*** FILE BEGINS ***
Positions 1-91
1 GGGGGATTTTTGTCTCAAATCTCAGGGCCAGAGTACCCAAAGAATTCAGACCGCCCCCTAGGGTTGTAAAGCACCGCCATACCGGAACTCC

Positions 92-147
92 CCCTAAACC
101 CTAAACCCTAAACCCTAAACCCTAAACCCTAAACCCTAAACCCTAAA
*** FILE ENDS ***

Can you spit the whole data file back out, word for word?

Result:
Positions 1-91
1 GGGGGATTTTTGTCTCAAATCTCAGGGCCAGAGTACCCAAAGAATTCAGACCGCCCCCTAGGGTTGTAAAGCACCGCCATACCGGAACTCC

Positions 92-147
92 CCCTAAACC
101 CTAAACCCTAAACCCTAAACCCTAAACCCTAAACCCTAAACCCTAAA